Obviously, it’s a way for people to connect, and for the world to get along and move forward.”

As you look out at your strategic objectives and Google’s business in 2020, what’s most exciting for you? What are you seeing in the larger ecosystem that you’re passionate about, and want to engage in, creatively or strategically?

I’m most excited about developing a more robust measurement framework next year so we can better prove the direct impact of our celeb partnerships on our business. It’s been challenging to create one cohesive methodology to track the impact of celeb vs non-celeb campaigns, especially since each one tends to vary and touch on different Google products we’re marketing across disparate channels (social, digital, TV, OOH, and etc.).  Also, many of our products are apps that we offer for free, so we’re not always driving retail sales, which adds another layer to measuring success. I hope that once we crack this, we’ll be able to scale our model out to other partners and develop even more exciting collaborations down the line.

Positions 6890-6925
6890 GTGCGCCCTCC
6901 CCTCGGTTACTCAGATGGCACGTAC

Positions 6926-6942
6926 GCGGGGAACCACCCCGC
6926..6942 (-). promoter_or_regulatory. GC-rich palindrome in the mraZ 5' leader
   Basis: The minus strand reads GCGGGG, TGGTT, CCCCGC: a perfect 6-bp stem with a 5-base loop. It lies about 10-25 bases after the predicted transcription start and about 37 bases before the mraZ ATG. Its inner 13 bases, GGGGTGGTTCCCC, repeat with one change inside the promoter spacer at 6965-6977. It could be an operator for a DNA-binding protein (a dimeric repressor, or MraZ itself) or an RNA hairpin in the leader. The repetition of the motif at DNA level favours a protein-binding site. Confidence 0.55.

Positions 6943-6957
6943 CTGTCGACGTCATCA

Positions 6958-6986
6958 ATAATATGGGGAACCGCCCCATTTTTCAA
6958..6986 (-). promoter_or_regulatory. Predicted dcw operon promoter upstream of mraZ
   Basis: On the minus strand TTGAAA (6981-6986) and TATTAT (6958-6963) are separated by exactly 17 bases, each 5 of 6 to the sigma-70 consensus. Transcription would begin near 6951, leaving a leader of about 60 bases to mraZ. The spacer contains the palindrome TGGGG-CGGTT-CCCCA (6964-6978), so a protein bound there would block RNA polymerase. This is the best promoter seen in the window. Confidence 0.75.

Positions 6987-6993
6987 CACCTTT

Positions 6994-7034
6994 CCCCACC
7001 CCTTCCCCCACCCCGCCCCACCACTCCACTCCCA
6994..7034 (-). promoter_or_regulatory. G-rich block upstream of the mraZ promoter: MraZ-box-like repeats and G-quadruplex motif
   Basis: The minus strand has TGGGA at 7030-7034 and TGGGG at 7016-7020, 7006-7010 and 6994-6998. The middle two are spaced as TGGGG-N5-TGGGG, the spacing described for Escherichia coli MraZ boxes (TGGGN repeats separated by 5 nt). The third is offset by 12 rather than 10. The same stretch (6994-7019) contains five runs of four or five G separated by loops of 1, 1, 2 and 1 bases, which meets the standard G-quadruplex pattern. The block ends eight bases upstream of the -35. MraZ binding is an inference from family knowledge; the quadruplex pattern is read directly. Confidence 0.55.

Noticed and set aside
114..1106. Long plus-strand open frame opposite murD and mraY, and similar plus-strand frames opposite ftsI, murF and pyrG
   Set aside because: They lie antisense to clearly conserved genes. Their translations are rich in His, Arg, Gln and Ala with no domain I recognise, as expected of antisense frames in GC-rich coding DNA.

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Key Takeaways

Storytelling is innate in humans; it is what connects us and allows relationships to bloom. Effectively using this medium allows for consumers and businesses to become more than that. In a time when our connections and relationships define us, it is necessary to move past the business into a space where we can really join together. 

By utilizing these five themes, businesses can thrive during a time when otherwise they may not. Overall, the importance of connecting with your consumers through your humanity and storytelling is emphasized by these thought leaders. How can you implement these ideas into your business strategy?